10th December 2017
The first reading is a well-known passage, set to music so elegantly by Handel – just listen to it and reflect! The text originated at the time of the ending of the Babylonian captivity of the chosen people of God, as the prophet announces hope and consolation from God as the time of their exile draws to an end. The way back to the promised land is either a huge detour or is a way across the desert – they have felt deserted even by God but now see a way ahead – there is always a way for us to return to God when we have strayed and lived away from Him. The prophet interprets the exile as a time of punishment for all their previous neglect of their religious practices and lack of faithfulness to God. The voice puts it the other way round: God is coming to them. It is about setting things right so that God can come cutting through all the obstacles that we have which prevent His engagement with us; if we can do that then we can envisage God’s glory – His presence – not as individuals but as a community of people together. The symbolism and allusions of this passage to growth in our spiritual lives are remarkable and should not be overlooked. The voice announces the glad news (the word ‘gospel’ means good news) for God cares for us like the ideal shepherd. The deeper meanings behind this passage are eminently relevant to us at this time of Advent – of preparation.
The second reading is from a letter attributed to Peter, but addresses a much later situation, about 100 AD, The message is for those who are worried about the Second Coming of Christ and the day of Judgment which seems to have been unduly delayed way beyond their expectations. Don’t worry that people are dying before the end comes, the reading argues, alluding to Psalm 90 (especially verses 3 and 4). The important thing is repentance – moving from our old ways to living within the life of God. Through Christ we can do this but we must start now (as we in Advent prepare) to be eager to free ourselves of any spiritual blemish.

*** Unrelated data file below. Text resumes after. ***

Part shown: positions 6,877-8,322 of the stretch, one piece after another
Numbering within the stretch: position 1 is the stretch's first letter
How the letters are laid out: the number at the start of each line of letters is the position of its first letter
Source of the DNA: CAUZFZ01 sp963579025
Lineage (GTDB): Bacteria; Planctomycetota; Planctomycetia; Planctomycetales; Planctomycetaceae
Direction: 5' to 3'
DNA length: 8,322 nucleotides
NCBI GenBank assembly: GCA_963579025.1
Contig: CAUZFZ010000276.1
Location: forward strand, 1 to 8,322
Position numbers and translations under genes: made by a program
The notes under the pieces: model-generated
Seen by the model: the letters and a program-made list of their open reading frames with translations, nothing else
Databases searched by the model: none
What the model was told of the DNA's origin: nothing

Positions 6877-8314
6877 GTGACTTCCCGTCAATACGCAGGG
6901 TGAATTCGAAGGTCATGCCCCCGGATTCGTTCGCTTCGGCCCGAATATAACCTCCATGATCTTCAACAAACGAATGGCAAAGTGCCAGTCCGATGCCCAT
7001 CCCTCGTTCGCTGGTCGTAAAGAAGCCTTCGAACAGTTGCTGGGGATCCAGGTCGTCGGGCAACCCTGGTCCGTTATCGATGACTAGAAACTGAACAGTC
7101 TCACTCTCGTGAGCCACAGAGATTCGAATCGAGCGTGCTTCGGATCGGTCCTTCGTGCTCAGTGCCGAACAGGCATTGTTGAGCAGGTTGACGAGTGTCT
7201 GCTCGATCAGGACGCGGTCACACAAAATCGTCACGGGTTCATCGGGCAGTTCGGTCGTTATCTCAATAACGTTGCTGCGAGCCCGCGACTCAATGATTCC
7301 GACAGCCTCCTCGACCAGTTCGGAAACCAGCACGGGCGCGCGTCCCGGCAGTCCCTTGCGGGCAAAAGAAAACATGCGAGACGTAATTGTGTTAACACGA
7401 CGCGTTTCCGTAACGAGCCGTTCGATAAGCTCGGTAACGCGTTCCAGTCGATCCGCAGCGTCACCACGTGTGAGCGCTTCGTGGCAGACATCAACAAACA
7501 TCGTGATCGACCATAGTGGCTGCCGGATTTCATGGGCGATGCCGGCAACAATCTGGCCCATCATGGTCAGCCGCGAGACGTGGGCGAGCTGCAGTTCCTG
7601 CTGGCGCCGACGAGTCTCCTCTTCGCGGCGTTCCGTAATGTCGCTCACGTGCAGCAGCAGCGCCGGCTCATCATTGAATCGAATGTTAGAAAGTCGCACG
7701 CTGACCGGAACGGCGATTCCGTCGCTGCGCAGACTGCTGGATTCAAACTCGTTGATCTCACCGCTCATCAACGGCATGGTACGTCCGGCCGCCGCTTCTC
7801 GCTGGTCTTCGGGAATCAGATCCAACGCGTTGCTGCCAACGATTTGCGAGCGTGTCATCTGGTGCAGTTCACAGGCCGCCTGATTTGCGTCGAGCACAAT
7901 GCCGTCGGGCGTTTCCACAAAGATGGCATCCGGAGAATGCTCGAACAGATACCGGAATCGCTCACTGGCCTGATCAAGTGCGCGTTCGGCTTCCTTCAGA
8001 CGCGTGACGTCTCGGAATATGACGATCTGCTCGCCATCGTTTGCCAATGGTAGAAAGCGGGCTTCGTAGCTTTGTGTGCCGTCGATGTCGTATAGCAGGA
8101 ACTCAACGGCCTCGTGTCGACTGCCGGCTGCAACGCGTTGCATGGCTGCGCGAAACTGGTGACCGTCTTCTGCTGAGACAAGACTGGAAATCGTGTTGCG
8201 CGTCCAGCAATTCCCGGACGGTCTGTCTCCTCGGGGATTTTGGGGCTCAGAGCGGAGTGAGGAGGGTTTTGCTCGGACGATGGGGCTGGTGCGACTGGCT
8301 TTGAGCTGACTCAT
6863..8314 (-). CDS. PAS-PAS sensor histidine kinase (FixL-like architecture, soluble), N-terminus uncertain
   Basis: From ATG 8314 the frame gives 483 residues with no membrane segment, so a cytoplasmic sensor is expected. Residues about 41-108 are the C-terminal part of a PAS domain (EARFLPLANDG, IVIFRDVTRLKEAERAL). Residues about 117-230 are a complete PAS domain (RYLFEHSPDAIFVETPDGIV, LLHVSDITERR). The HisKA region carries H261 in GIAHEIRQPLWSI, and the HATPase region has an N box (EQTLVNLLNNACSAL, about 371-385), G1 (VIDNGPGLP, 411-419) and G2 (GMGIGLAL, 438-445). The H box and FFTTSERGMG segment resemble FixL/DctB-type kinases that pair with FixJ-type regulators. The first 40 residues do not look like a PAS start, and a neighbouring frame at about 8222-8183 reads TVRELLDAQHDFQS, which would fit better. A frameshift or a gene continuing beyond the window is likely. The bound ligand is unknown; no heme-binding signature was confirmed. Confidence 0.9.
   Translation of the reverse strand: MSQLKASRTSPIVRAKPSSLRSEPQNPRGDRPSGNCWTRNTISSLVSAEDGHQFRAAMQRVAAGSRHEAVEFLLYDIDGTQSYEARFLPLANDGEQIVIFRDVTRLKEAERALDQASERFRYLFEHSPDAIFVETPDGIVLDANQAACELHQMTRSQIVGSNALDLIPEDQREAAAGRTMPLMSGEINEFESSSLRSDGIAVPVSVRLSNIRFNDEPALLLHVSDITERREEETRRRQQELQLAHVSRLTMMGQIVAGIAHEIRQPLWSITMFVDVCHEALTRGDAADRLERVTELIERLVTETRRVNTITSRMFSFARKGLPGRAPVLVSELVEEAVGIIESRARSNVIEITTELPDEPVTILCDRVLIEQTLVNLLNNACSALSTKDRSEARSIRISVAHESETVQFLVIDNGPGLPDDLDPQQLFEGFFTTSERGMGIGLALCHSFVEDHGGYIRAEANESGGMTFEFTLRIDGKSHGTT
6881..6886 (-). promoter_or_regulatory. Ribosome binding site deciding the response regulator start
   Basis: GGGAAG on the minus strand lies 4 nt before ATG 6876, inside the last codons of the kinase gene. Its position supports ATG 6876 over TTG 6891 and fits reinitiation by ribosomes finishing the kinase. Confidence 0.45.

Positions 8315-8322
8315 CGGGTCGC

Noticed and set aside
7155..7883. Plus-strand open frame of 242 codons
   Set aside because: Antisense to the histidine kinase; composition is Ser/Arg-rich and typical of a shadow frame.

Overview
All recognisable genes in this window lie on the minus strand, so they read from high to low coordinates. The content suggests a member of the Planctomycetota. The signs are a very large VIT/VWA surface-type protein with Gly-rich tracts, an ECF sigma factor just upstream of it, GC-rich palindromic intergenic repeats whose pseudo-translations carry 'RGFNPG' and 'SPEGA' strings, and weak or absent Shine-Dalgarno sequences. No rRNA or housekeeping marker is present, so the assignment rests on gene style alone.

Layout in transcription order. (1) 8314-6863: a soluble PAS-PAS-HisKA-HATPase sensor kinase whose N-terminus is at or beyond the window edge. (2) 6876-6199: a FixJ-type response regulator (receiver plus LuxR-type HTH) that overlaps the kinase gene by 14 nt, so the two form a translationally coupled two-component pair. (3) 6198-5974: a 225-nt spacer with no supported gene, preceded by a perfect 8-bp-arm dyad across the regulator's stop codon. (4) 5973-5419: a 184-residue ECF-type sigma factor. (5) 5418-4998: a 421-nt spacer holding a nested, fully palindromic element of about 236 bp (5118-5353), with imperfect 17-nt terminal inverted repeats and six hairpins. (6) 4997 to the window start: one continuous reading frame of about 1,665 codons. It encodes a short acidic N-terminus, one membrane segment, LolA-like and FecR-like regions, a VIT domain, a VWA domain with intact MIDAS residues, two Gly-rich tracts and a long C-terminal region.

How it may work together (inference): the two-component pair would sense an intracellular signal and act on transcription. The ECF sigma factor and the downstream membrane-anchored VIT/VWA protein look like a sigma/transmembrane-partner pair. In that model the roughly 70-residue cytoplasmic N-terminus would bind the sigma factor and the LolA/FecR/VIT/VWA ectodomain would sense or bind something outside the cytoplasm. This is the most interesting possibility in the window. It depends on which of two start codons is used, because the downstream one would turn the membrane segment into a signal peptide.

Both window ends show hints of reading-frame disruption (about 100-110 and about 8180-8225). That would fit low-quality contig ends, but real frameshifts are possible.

The gospel is the opening words of the Gospel of Mark and may be taken in three different ways because of the ambiguity of the little word “of” before “Jesus Christ.” Firstly, it can mean that the message which the gospel is about to present is the very message that Jesus Himself came to deliver to us- it is the good news from Jesus. Secondly, it may be taken to imply that Mark is going to tell us the good news about Jesus – he came to save humanity and by his death (and resurrection) he did. And thirdly, “the Good News of Jesus” can mean that Jesus is Himself good news for us. I think we might think on these three, but accept them all as meaningful to us. This goes beyond what the author had in mind, but this kind of development for a deeper understanding is the way Scripture is used; the next part of our reading shows the author developing the words of Isaiah in the first reading. The voice in the Isaiah reading calls for preparation to be made in the desert; it is a voice that says, “in the desert prepare the way of the Lord.” To apply this to the preaching of John the Baptist in the desert by the river Jordan, the text has been punctuated differently – “a voice in the desert cries out: prepare the way of the Lord.” Throughout history, God comes to us in various ways at different times, and we must prepare to let Him into our lives. We must apply to our situation the message of John, calling out “repent” which means “change your way of thinking!” What we must do as we prepare in Advent for a renewed coming of Christ to us is to let Him into our life, for He shows the way to live for the good of others and consequently for our own good too.